The man before us

I’m starting with the man in the mirror

I’m asking him to change his ways

And no message could have been any clearer

If you want to make the world a better place

(If you want to make the world a better place)

Take a look at yourself, and then make a change

-Michael Jackson 


The man in the mirror.  That is where it all starts, isn’t it?  We’re all so quick to judge others, but do we take the time to judge ourselves first?

Let he who is without sin cast the first stone.
-John 8:7 (kjv)

A noble sentiment, but totally impossible, right?  And it’s not fair, either.  I’ve never murdered anyone, but I’m supposed to just accept it because I’m not perfect?  And that gossip at work; they really ought to be ashamed of themselves.  And can you believe that your neighbor got caught screwing the woman next door?  We’re not supposed to hold them responsible for their actions?

But what are you really judging?

I say that the man in the mirror is a perception, not reflection.  When we look at others, we’re really looking at ourselves.   Who is the quickest to accuse a spouse of cheating?  The one cheating on their spouse of course.  I mean, if I do it, she’s going to do it too, right?  I know you’re going behind my back at work to get that promotion.  But you won’t’ get it because I’m better.

Our judgments and expectations are really about ourselves.  We hold everyone else to our own standards.

Years ago I managed a large staff, and found it very difficult to find people who were really qualified to do the job I needed.  They took too long to finish assignments, their ideas were stale and unimaginative, their work ethic was sadly lacking.  Then one day I had an epiphany!  Wasn’t I just holding them to the standards I set for myself?  Is that really fair?  I’m a workaholic; 12 hour days are average, and 16 hours aren’t unusual.  Does that make a 9 hour day worker a slacker?  I know what my limits and abilities are, so meeting my expected timeline is a given.  And with my 16 hour days, you know I’m going to finish first.  And of course no one came up with ideas as good as mine!  The greatest test of intelligence is how much they agree with you.  Who’s going to come up with something better than you are?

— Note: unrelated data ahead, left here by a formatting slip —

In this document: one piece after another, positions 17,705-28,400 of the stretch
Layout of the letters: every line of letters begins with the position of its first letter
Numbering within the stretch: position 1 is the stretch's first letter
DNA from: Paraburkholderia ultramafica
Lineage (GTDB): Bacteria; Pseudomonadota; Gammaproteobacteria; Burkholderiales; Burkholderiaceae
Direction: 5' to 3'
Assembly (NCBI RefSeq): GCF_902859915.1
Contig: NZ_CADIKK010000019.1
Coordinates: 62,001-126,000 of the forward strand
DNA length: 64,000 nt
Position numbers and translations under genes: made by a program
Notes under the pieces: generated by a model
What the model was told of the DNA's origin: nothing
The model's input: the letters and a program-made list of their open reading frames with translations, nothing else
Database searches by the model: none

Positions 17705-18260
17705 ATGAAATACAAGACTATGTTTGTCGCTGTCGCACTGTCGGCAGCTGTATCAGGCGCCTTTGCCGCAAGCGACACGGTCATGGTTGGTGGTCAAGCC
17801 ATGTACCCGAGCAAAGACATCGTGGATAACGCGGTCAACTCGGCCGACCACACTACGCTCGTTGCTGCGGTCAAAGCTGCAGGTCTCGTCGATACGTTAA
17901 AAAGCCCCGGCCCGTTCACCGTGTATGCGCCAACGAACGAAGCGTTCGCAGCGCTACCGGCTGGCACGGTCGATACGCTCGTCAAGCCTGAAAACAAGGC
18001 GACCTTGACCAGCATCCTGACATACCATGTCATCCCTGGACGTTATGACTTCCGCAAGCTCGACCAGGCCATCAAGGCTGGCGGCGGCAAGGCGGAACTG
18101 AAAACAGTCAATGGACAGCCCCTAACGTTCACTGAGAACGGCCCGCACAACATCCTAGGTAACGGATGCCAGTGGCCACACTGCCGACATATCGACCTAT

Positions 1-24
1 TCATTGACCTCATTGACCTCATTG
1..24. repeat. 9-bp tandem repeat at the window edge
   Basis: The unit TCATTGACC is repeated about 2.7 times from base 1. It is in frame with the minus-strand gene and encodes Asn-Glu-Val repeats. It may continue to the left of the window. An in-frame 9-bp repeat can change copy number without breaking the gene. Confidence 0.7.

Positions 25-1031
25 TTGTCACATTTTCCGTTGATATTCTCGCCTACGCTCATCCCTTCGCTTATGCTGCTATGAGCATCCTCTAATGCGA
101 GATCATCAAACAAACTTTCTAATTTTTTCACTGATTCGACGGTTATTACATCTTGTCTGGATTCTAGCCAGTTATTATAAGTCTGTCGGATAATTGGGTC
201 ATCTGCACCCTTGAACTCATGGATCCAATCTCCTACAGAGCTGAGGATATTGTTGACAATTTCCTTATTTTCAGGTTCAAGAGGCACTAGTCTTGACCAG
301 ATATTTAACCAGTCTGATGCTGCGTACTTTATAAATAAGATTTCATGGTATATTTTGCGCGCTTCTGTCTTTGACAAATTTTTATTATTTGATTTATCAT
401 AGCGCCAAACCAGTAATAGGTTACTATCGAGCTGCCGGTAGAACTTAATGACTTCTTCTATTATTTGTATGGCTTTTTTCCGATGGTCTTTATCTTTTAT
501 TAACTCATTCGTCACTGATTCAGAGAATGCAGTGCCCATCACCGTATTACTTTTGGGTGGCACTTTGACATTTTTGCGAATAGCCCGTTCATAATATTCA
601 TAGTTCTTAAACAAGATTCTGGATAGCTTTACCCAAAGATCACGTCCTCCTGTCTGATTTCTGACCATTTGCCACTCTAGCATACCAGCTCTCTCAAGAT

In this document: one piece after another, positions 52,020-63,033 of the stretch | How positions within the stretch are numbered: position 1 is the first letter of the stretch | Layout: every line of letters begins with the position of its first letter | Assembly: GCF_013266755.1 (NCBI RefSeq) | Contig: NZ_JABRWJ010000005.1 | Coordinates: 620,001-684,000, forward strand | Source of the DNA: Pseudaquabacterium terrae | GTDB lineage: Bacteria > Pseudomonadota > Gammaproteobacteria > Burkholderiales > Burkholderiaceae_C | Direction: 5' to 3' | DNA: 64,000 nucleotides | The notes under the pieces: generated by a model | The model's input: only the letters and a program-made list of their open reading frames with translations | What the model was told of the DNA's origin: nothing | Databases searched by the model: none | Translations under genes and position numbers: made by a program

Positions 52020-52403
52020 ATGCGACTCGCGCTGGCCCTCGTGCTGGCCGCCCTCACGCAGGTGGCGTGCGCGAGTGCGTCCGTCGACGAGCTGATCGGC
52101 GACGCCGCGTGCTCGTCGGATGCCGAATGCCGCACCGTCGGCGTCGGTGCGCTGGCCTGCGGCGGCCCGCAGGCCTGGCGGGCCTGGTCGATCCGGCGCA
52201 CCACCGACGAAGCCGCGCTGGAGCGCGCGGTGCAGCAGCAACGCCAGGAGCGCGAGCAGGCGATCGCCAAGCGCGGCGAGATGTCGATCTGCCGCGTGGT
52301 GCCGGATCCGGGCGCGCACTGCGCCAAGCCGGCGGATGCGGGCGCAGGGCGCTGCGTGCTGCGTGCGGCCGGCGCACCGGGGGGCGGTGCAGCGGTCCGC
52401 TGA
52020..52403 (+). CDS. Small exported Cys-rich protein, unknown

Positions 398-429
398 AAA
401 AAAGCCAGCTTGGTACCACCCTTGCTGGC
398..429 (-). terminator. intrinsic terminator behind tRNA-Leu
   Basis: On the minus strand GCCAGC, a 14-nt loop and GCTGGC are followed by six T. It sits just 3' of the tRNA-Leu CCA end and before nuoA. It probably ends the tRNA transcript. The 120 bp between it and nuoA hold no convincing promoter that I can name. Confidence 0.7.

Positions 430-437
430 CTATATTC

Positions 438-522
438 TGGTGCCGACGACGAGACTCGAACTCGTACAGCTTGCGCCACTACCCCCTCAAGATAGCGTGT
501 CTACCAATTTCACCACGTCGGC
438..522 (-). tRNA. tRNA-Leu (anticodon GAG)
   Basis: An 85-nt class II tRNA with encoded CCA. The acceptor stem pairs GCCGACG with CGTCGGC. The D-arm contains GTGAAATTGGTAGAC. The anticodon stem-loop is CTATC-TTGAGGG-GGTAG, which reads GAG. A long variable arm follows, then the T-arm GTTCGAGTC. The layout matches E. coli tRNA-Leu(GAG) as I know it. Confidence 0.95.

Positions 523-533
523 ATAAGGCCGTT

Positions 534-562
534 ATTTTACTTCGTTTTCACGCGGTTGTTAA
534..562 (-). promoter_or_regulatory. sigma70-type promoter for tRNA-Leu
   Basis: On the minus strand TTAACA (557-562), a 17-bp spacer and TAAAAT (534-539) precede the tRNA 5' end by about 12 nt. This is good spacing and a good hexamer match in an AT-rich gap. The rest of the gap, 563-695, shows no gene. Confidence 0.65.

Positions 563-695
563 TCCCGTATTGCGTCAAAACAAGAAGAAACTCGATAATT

Wrong, wrong, wrong.

I was looking at people who were behind the mirror.  The image I expected was myself, and it was projected on those whom I was responsible for.   I expected to see myself in them.

That would be a really boring world, wouldn’t it?  If everyone was exactly like everyone else.

Definitely, we should constantly examine at ourselves and our actions, and try to make ourselves better.   We rarely do, but we should.   Instead of trying to see others as we see ourselves, take the time to really look at who they are, without measuring them to our own perceptions.  Don’t forgive the monsters that rape and kill.  Gossip and infidelity don’t have to be accepted.  There are people who are better then you are.  Your abilities, thoughts, actions and morals aren’t perfect.  Just because you shortchange your server after a dinner out doesn’t mean everyone does.  Let’s face it. So many problems we deal with daily are because we don’t accept that others are going to be different.  This is true from aggravation with the idiot that sits next to you at work, to strife in the Middle East and terrorism.    We’re not looking at the man in the mirror; we’re holding that mirror in front of the man before us.  If you want to look at yourself and make a change, start by looking at others and change your view.

It’ll make the world a better place.



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